Ajira: Me too. I've been really sitting with how I think I love being in the birthing room, and I love holding space for people as they have their experiences. I also really love being like, a little more removed, and documenting the experience. And I also really love getting to work with other birth workers, you know, to really invite them to center their own care and their practice, and to also see the opportunity for their own, like, healing in this work. Not in the sense of like, “I'm going to go to these births to heal myself,” because that's gross, but more so in the sense of like, “I can show up more the way that I want to when I'm, you know, doing my ego and my fear work and not letting my own shit come into that space with me,” right?
Ajira: And not letting like my own fears and projections and assumptions walk into that space that's so sacred and reverent. And how much more of a connection that allows for between people. And how I can see the ripples back and forth, you know? And the way that when—I don't know who says this—that when you heal yourself, you help heal the wounds of your ancestors and also the wounds of your descendants.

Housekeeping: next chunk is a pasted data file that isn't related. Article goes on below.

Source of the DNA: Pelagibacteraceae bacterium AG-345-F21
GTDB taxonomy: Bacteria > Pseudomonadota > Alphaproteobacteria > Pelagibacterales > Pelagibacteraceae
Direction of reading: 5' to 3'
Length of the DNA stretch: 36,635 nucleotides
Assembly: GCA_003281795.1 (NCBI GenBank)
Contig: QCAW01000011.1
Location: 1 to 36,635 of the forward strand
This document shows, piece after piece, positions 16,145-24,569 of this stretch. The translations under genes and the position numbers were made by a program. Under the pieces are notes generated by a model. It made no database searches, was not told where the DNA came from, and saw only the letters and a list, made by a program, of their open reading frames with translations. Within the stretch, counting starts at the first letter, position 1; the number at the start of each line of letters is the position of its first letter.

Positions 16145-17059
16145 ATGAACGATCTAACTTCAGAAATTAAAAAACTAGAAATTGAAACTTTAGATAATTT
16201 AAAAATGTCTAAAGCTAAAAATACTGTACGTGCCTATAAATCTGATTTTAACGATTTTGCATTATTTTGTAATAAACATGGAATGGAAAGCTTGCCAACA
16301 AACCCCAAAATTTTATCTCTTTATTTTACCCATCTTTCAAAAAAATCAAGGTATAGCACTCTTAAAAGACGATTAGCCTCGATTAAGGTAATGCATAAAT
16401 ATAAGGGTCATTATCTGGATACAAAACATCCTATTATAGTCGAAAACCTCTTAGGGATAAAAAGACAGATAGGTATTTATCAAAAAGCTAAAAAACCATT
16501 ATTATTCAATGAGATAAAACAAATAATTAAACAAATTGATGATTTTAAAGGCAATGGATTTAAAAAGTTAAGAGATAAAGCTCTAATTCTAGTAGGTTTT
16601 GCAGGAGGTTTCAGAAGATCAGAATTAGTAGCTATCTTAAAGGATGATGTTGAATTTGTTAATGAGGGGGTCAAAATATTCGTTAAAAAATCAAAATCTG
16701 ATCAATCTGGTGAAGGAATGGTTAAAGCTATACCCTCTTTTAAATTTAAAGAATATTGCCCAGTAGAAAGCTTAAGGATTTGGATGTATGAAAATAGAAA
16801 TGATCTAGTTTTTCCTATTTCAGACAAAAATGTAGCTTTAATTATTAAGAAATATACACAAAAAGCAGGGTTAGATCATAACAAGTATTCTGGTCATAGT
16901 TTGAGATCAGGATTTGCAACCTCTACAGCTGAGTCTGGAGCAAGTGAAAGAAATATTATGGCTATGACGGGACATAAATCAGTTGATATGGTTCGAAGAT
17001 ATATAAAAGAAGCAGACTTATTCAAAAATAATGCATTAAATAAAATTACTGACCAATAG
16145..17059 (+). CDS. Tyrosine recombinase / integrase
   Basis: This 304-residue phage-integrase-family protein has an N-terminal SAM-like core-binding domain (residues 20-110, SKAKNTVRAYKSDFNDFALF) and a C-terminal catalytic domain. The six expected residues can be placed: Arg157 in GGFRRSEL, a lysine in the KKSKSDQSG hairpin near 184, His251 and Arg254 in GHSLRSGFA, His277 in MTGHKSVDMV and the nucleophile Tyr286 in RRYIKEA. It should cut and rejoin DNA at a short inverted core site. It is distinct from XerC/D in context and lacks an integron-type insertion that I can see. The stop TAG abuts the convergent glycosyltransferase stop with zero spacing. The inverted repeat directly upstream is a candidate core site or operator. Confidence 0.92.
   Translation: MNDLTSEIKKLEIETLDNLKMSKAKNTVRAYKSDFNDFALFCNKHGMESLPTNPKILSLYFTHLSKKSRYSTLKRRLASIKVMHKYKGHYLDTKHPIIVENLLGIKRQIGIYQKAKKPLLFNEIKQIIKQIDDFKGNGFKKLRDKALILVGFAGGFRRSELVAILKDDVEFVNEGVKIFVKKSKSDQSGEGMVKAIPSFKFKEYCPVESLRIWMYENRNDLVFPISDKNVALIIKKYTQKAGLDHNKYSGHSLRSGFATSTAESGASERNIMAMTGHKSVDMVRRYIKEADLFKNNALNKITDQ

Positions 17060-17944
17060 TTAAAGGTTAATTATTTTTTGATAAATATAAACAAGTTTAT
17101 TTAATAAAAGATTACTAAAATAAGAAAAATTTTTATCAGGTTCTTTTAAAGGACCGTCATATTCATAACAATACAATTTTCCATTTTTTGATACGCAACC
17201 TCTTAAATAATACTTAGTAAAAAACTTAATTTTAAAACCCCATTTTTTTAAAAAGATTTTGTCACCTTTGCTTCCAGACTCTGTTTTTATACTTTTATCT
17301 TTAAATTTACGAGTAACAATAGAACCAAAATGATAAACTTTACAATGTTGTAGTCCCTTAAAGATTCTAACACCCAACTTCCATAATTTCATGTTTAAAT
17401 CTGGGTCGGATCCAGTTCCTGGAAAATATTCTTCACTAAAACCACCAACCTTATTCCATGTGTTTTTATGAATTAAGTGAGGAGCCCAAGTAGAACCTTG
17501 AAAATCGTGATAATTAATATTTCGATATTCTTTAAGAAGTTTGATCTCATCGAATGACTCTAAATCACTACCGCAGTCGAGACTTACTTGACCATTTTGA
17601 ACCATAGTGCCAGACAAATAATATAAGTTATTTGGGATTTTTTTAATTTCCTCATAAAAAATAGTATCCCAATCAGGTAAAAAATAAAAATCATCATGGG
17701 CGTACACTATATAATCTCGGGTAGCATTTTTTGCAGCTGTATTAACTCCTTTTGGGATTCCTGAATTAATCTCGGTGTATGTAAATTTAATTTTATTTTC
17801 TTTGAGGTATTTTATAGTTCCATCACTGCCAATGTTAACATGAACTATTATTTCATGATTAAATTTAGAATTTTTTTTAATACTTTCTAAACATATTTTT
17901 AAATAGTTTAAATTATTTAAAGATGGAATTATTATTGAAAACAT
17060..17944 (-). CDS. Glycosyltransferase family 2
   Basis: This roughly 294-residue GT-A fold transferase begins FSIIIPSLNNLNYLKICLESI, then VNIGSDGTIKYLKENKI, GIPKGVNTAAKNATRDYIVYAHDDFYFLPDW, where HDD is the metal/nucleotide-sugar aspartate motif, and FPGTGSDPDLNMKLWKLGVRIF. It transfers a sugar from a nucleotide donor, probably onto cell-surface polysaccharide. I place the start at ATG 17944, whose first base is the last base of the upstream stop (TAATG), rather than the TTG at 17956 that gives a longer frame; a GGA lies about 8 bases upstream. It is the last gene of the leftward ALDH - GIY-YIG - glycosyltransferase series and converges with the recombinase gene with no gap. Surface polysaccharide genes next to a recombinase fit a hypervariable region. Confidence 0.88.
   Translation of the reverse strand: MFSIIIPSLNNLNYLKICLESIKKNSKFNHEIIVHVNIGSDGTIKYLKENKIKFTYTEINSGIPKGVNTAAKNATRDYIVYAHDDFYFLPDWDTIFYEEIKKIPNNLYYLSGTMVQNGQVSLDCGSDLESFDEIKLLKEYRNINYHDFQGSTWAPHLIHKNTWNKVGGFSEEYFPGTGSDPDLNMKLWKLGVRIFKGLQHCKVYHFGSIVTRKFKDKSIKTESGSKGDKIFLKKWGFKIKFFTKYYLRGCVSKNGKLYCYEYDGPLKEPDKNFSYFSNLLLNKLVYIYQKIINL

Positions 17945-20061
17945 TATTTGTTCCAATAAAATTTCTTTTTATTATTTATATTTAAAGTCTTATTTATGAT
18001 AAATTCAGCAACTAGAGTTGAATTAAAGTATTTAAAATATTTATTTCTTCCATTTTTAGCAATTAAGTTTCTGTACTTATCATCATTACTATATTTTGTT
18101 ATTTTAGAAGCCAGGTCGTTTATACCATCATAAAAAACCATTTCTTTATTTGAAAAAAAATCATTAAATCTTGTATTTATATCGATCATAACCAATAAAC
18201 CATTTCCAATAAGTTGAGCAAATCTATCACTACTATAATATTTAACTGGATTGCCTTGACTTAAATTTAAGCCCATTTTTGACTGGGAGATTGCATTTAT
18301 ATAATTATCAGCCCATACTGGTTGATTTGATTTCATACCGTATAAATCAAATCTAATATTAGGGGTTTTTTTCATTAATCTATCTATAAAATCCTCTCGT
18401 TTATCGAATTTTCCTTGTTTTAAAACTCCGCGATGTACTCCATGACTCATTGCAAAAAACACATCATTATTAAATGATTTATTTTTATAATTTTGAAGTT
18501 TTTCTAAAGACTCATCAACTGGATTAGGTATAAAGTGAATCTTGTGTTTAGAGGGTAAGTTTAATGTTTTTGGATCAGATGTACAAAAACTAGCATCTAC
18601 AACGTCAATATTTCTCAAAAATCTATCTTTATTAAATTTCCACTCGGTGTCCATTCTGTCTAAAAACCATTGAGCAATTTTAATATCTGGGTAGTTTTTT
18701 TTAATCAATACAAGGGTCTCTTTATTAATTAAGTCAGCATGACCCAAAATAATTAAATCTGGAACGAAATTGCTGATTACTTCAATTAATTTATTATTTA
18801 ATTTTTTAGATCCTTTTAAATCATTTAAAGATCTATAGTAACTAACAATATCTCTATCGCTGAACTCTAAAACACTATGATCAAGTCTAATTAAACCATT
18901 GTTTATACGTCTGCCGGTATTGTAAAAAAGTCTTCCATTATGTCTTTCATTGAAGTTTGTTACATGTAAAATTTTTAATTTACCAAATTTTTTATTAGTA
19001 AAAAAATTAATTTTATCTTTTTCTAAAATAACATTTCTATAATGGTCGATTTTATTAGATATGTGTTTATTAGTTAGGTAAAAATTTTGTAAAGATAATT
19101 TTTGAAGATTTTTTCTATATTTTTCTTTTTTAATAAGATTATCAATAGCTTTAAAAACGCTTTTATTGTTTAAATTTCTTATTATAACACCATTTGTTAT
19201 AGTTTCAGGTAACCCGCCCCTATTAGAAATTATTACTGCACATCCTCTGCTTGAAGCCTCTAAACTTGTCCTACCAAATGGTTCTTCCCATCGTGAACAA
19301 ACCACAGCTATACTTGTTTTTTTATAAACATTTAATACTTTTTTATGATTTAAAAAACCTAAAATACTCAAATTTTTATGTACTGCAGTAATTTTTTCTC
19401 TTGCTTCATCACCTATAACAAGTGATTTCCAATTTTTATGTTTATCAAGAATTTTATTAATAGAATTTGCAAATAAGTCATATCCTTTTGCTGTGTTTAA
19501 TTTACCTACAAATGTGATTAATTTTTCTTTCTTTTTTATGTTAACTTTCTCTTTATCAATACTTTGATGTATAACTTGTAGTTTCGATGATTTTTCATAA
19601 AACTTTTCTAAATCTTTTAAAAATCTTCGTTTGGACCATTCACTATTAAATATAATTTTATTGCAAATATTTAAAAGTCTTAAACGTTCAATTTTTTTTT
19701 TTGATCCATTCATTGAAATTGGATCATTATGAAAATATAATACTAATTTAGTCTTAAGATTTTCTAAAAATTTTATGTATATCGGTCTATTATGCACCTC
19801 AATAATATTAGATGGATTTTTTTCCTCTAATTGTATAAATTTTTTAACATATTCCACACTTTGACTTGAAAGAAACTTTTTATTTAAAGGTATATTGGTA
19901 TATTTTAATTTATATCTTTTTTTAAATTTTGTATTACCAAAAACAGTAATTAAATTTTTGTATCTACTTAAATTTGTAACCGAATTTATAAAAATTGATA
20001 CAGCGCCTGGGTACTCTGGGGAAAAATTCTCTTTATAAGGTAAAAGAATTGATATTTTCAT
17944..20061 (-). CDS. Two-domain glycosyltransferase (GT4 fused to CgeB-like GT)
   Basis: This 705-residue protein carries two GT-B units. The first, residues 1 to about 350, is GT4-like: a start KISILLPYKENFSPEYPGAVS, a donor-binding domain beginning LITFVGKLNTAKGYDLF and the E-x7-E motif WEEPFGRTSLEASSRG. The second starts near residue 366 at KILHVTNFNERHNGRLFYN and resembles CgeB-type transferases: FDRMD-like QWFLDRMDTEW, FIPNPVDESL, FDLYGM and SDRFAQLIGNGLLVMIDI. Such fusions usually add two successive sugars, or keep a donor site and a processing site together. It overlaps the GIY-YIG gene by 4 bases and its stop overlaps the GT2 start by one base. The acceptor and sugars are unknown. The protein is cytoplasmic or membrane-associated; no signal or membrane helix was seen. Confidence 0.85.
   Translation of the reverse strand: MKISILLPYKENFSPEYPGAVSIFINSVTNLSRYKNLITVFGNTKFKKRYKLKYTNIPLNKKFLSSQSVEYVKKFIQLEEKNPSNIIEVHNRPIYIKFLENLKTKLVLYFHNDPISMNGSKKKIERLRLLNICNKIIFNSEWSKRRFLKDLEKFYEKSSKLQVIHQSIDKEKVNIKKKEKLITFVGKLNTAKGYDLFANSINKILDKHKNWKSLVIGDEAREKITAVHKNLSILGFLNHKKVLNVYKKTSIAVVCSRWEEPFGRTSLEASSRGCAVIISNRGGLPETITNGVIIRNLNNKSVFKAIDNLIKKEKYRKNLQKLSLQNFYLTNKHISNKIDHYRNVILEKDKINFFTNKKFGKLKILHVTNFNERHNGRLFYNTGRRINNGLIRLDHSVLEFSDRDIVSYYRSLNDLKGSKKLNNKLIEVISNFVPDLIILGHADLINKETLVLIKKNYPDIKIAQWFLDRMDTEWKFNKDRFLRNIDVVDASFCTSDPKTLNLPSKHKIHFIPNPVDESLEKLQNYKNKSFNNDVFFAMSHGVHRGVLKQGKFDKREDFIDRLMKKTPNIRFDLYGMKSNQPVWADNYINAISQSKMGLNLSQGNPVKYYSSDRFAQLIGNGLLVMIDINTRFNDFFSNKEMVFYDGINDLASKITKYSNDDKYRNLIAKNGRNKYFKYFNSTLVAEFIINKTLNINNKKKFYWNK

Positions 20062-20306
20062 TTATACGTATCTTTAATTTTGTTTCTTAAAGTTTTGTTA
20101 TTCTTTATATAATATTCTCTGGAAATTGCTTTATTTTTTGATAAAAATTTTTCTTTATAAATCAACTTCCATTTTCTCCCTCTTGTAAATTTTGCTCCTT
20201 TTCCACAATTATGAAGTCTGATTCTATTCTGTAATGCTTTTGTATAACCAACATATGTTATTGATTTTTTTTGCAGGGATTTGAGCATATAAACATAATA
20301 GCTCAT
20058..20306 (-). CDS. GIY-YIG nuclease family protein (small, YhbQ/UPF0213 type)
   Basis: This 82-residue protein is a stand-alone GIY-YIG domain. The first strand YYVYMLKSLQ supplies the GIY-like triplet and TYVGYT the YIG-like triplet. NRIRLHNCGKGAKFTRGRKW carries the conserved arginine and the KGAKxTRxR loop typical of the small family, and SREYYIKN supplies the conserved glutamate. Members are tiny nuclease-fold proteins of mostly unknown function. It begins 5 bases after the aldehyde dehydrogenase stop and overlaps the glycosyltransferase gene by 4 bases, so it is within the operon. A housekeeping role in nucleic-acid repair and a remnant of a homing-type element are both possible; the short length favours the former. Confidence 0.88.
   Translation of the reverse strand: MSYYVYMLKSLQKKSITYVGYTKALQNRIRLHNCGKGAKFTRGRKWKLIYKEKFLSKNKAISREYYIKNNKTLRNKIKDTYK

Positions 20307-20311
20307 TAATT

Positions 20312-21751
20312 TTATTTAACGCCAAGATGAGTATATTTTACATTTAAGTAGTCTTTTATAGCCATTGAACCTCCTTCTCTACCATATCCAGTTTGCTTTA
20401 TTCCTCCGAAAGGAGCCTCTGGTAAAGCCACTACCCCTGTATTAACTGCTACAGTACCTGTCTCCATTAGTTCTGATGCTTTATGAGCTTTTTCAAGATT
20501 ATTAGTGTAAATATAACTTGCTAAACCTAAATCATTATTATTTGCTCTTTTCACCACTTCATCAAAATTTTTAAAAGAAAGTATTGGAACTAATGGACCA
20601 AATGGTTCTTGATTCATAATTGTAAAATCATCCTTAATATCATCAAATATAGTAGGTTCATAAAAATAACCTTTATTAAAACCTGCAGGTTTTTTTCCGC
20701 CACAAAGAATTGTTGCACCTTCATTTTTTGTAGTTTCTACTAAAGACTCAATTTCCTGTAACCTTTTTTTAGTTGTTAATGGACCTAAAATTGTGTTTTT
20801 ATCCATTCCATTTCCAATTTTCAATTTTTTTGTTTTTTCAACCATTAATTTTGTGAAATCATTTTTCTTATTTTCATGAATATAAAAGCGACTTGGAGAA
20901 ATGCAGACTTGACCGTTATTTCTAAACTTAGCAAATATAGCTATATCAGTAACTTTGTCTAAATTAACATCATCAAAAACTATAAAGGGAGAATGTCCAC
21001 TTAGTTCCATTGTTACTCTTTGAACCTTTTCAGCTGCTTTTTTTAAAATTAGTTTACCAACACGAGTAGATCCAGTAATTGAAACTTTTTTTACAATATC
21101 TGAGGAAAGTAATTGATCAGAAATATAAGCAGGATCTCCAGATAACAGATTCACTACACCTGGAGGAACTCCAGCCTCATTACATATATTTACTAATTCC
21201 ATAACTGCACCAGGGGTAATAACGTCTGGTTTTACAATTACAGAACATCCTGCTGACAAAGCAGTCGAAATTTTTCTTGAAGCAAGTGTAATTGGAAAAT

And I love thinking about how much of an impact that has, right? Like if I can help my children not carry on my wounds? If I could not pass on my wounds to them? Then maybe they will have like a little less to heal from. And how that continues, and how that allows for like less time spent distrusting each other or yourself, and more time spent claiming what you want, and what you create. And all of that, I think, just allows more connection. And it's really beautiful.
Ajira: I’m grateful to be a part of it.
Ajira: And also. Farts.
Keelia: And also farts.
Ajira: Also farts.
If anything from today’s episode resonated with you, leave us a review on iTunes or your favorite podcast listening app, and follow us on Facebook or Instagram @doulastories. If you’re a doula and you have a story to share, email us at firstname.lastname@example.org.
Keelia: Special thanks to everyone who submitted a short story for this episode, and to my co-host, who's swift as a coursing river, with all the force of a great typhoon, and all the strength of a raging fire, and who’s mysterious as the dark side of the moon: Ajira Darch.